(3) Among the final products of the MURST research are some operative tools, defined inside the same search, that can contribute to update the culture of design of roads towards a sustainable mobility approach: the Road Design Regulations Archive on CD ROM (Archivio Normative Strade), the Standard Road Design Guidelines (Regolamento Viario tipo) and the electronic tools for their dissemination (The Internet site http://www.webstrade.it/, with the relative electronic magazine released to a mailing list of more than 2.000 Italian readers). All these tools help the knowledge of the best Italians and foreigners norms, experiences, handbooks, and meaningful case studies; they also help their dissemination outside the university. An useful tools, studied particularly to give operative power at local level is the Standard Road Design Guidelines, which is a regulation tools imposed by an Italian national Act to which the law attributes a role of control in the design and management of the road space and that can become strategic for urban and transport planning (Corda-Di Giampietro, 2000)
|.||In the United
Kingdom the evaluation of impact and the control of coherences and compatibility
between transport investments and land use policies are requested in the
proposals appraisal of a new infrastructure (Guidance on the New Approach
to Appraisal of Road Investments Proposals, DETR
1998). But an evaluation of the impacts along with an integrated planning
are also requested in the proposals of big building complexes, for which
the evaluation should analyse the consequences the construction will have
on the system of the mobility (the Transport Impact Assessments, in the
The same attention, although with a different approach, is paid in France compiling the “Plan d'Occupation du Sol” of the zones along the expressways and arterial roads, according to the 1995 Protection of roads Act (France, L.95-101).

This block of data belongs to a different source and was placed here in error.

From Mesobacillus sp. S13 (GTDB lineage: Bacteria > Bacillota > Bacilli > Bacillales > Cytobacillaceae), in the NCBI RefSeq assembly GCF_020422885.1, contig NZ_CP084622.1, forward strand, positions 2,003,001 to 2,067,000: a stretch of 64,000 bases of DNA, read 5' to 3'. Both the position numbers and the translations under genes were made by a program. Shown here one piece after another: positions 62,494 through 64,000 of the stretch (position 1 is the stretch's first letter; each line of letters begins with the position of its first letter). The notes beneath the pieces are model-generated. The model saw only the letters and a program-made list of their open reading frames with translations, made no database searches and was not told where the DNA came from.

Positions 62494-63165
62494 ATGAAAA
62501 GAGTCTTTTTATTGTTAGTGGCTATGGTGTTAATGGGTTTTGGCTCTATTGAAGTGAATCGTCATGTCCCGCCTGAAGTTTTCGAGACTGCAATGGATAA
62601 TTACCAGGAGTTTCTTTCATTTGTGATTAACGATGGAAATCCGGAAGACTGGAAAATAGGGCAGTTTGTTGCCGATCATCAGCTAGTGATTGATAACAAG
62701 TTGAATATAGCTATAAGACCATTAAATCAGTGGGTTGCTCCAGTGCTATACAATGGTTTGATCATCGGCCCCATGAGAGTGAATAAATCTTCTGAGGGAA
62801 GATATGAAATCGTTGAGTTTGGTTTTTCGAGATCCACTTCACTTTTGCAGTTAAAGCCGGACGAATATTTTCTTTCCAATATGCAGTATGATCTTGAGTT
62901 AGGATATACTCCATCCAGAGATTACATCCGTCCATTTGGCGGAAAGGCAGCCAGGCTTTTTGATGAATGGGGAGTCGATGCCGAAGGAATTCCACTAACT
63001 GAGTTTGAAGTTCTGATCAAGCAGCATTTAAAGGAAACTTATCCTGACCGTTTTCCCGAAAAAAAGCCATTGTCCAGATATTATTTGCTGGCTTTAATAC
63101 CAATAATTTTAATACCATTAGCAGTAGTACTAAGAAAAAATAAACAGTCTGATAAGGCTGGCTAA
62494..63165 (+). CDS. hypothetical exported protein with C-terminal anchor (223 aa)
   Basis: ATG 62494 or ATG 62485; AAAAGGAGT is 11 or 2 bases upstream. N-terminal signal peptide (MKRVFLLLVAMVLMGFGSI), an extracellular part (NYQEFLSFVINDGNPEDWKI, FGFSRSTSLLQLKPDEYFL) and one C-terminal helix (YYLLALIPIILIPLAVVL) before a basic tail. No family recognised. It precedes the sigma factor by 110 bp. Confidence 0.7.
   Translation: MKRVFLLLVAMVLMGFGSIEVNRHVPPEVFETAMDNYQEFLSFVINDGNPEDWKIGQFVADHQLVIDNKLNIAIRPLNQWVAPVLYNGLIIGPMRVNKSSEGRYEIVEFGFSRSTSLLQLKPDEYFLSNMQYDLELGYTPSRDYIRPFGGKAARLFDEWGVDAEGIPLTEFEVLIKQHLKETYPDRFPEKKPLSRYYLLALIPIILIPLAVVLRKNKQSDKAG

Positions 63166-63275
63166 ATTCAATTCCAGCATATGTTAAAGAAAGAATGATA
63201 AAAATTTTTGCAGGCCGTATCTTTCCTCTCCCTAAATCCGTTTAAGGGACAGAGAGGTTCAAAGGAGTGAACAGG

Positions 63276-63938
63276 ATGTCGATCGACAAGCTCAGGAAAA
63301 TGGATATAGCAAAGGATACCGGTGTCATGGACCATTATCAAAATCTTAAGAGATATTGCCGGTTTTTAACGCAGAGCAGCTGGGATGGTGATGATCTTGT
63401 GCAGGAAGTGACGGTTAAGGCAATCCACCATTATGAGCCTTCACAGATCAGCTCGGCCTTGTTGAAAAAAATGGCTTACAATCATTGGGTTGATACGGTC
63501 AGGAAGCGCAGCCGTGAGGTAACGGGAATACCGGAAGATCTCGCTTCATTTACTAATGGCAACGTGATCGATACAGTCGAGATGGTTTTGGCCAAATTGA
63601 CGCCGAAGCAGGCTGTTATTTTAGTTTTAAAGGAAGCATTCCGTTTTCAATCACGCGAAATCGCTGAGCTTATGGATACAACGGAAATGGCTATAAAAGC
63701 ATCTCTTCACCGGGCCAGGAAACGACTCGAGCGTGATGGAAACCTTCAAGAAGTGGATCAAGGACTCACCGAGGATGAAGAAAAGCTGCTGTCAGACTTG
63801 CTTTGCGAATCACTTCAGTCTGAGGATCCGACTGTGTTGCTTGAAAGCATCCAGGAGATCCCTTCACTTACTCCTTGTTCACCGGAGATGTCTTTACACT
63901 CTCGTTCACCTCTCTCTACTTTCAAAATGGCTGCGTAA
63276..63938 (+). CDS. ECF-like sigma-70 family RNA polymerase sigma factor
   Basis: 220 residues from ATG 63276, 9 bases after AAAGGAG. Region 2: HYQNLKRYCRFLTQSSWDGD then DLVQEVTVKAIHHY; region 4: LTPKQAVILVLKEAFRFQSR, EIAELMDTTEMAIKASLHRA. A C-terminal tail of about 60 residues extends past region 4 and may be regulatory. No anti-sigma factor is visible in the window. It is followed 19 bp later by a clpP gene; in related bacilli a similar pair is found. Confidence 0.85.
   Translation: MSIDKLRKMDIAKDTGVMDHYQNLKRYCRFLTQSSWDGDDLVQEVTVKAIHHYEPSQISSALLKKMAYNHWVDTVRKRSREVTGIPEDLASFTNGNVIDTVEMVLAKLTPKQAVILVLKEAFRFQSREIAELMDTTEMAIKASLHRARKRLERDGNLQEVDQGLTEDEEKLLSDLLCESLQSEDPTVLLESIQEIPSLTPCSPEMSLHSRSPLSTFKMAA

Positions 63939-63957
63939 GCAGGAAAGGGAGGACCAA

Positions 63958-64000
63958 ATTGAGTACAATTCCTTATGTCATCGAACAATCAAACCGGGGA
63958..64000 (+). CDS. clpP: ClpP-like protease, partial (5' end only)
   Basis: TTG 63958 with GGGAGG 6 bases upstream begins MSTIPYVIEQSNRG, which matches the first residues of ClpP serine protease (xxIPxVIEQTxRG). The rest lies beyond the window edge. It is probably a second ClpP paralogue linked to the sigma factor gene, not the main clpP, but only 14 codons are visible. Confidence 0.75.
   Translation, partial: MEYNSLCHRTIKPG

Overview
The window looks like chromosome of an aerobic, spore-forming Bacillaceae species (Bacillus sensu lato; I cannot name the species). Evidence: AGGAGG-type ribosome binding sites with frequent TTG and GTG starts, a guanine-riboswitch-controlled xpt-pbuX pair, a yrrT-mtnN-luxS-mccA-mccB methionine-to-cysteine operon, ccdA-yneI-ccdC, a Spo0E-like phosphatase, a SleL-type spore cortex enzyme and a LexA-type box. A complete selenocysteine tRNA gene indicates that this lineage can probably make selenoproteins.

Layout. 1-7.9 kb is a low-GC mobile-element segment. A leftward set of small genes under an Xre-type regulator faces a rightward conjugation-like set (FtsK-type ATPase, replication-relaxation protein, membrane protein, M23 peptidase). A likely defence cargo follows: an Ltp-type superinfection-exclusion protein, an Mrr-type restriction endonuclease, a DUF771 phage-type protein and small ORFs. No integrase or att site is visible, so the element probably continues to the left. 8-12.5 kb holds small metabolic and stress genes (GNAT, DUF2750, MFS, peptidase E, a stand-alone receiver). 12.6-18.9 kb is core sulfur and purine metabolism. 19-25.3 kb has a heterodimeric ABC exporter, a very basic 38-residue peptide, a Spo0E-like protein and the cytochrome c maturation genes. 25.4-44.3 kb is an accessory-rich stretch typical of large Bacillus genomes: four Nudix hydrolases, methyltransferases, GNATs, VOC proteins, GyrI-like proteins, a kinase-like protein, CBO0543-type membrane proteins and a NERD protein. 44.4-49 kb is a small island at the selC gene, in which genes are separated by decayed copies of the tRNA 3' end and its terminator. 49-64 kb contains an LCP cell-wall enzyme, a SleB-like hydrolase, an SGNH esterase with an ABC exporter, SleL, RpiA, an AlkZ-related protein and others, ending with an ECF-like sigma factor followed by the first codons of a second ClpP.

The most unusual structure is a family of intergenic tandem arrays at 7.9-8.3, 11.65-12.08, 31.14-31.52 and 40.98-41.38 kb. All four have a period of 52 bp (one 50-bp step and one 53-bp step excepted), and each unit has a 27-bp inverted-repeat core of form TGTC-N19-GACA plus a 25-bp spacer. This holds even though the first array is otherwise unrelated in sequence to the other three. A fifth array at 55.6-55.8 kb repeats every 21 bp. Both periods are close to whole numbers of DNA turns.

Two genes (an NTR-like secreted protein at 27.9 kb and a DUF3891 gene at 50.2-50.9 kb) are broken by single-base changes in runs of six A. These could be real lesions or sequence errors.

Besides, in the planning of new development proposals a multifunctional choice of uses is often recommended in order to reduce the mobility demand, assuring accessibility with modal alternatives to the car, and to improve the social integration of the new complexes (Guidelines for the Design of the Interchanges, DETR 1994, Places Streets and Movement: a Companion Guide to Design, DETR w.d.).
Therefore, the project of new big buildings will have to deal in a sustainable manner with the mobility and transports systems and diminish the car dependence.
planning in Italy
|.||The hope to push forward the local development and the expectations of economic regional growth, which were attributed to the realization of new infrastructures in the past, are less and less central in the evaluation of big transport infrastructures proposals. Requests for a traffic reduction are made more precise and definite to limit the development of new infrastructures, and also in the case these are planned to be built, however they have to respect the criteria of compatibility, sustainability and integration with the other land use policies.|
|the 1997 road traffic reduction act in the UK||.||In the United Kingdom the Road
Traffic Reduction Act 1997 ordered the local authorities to prepare
a plan for traffic reduction, with the listing of objectives, strategies,